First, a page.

French Creek effluent could be declared nuisance

Jason Ferguson

When the June 6 election comes this spring, the residents of Custer County will have an opportunity to decide whether discharging water from the City of Custer’s wastewater treatment plant into French Creek will be declared a nuisance by Custer County.
Whether or not that impending vote will be anything more than symbolic? That’s up for debate.
The Custer County Commission, at its March 8 meeting, approved an initiative petition brought forward by the members of Preserve French Creek, Inc., that will send the wastewater effluent issue to the voters. The petition was submitted prior to the commission meeting and has official language asking voters to declare “Discharging any treated water from the Custer City, South Dakota, sewage treatment plant into French Creek or its tributaries, within the boundaries of Custer County, South Dakota, as a nuisance.”
The nuisance is the latest move by the Preserve French Creek group to prevent the City of Custer from relocating its effluent discharge from Flynn Creek to French Creek. The effluent relocation is part of the city’s ongoing wastewater treatment plan upgrades.
Steve Beardsley, legal council for Preserve French Creek, cited South Dakota Codified Law 7-18A-13  as a basis for the election. The law states if a petition is filed with the auditor the commission must take it up at its next meeting and “shall enact the proposed ordinance or resolution and shall submit it to a vote of the voters in the manner prescribed for a referendum within 60 days after the final enactment. However, if the petition is filed within three months prior to the primary or general election, the ordinance or resolution may be submitted at the primary or general election.”
The commission indicated it had no issue with the election taking place, but asked that it happen during the June 6 election rather than during a special election, which would cost the county $21,000.
“When we started this process, the folks came forward and we felt we didn’t have a standing in it and told them to follow procedure and take a path we can legally do,” commission chairman Jim Lintz said. “They did that.”
Beardsley said if the commission decided not to hold the election his clients would be forced to go to the court and get what is known as a writ of mandamus, which is an order from a court to a government official ordering the government official to properly fulfill their official duties or correct an abuse of discretion. Failure to do so in the face of a writ of mandamus could lead to commissioners being held in contempt, Beardsley said.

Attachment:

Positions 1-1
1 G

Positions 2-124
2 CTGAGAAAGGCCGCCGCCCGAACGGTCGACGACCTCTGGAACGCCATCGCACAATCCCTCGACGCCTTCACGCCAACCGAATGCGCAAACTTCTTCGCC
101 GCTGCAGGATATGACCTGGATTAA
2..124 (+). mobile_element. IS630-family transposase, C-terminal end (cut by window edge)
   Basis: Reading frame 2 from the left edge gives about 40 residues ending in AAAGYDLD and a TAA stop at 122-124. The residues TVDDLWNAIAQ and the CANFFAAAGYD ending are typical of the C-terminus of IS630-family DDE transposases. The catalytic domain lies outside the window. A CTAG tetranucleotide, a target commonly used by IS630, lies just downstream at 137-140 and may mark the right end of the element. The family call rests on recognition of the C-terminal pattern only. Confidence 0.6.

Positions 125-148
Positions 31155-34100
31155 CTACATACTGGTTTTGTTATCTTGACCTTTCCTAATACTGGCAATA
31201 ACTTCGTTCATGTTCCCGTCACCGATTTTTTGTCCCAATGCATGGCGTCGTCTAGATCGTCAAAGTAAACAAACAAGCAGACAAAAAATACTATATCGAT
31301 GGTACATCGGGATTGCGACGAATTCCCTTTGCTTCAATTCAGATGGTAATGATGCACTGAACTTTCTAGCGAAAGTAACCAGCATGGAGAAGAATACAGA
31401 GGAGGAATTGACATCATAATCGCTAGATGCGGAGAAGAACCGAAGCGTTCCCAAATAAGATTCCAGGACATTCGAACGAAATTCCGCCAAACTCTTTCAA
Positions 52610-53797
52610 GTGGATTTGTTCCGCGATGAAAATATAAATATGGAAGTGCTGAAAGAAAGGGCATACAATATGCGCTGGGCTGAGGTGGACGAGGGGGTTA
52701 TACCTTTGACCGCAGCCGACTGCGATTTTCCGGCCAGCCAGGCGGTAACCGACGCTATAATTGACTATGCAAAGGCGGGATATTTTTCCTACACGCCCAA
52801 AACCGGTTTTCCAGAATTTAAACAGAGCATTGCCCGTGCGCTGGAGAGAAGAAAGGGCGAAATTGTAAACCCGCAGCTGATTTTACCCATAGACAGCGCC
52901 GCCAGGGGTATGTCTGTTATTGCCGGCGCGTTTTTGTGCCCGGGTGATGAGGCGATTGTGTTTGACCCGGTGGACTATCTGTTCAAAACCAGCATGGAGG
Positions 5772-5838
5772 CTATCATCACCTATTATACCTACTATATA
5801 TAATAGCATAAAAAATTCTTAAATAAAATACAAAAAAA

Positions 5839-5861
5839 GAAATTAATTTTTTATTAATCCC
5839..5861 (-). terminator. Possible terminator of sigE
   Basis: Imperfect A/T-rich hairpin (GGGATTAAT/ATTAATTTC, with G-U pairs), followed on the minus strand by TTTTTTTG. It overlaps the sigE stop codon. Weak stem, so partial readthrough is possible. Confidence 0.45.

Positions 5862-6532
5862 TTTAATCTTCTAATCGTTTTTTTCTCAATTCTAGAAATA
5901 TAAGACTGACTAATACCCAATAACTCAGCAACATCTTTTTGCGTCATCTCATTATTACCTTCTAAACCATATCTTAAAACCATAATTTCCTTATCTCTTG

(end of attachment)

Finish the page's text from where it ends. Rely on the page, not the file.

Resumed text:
Commissioner Mark Hartman said that wouldn’t be necessary.
“It’s clear we’re going to have the election,” he said. “They got the signatures and it’s under statute. There’s not a question in my mind.”
Beardsley said he would consult with his clients but felt there would be no issue in pushing back the election outside the 60-day timeframe to allow for the votes to be cast during the June 6 city/school election.
“I think the voters should have an opportunity to vote on this and we’ll see where the chips fall,” he said.
Custer County State’s Attorney Tracy Kelley indicated it was her belief the vote ultimately wouldn’t make a difference, citing an already settled court case while saying both state and federal law would preempt  the ordinance the county would enact, rendering it unenforceable. The state’s Department of Agriculture and Natural Resources issued the city’s permit to discharge into French Creek, saying the treated effluent will meet or exceed all regulations required by the state.
“I do have concerns the county has jurisdiction over the issue,” Kelley said. “I’m not one to leave an ordinance on the books that can’t be enforced. Sometimes that happens and the law says if you have an illegal or unenforceable ordinance on the books it’s as if it doesn’t exist. I think when it does exist on the books it creates additional problems down the road.”
Beardsley said the election was a no-lose situation, saying if the petitioners won, the position of county residents would be known and the commission could decide how to proceed. If the petitions lose, the county’s part in the issue was over, he said.
The issue came up again during public comment time later in the meeting, with Hartman asking city alderwoman Peg Ryan if the current force main to Flynn Creek would be abandoned. Ryan said it would stay in place “in case it’s needed,” but said “the fact is it’s failing in may places and it has become unrepairable. But it’s going to be capped.”
Ryan also asked the commission what would happen if the initiative does pass. Some on the commission predicted the issue would eventually end up in court.
Ryan said the city’s attorney, Teri Williams, said since the state has permitted the project the nuisance ordinance wouldn’t change the direction of the project.
“You’re going to go through this exercise, but it’s not going to mean anything,” she said. “That was our understanding. It’s a moot point.”
Commissioner Craig Hindle said since the petitioners went through the work of gathering the required 375 signatures of registered voters in the county, they were due an election.
“We owe it to them,” Hartman added.


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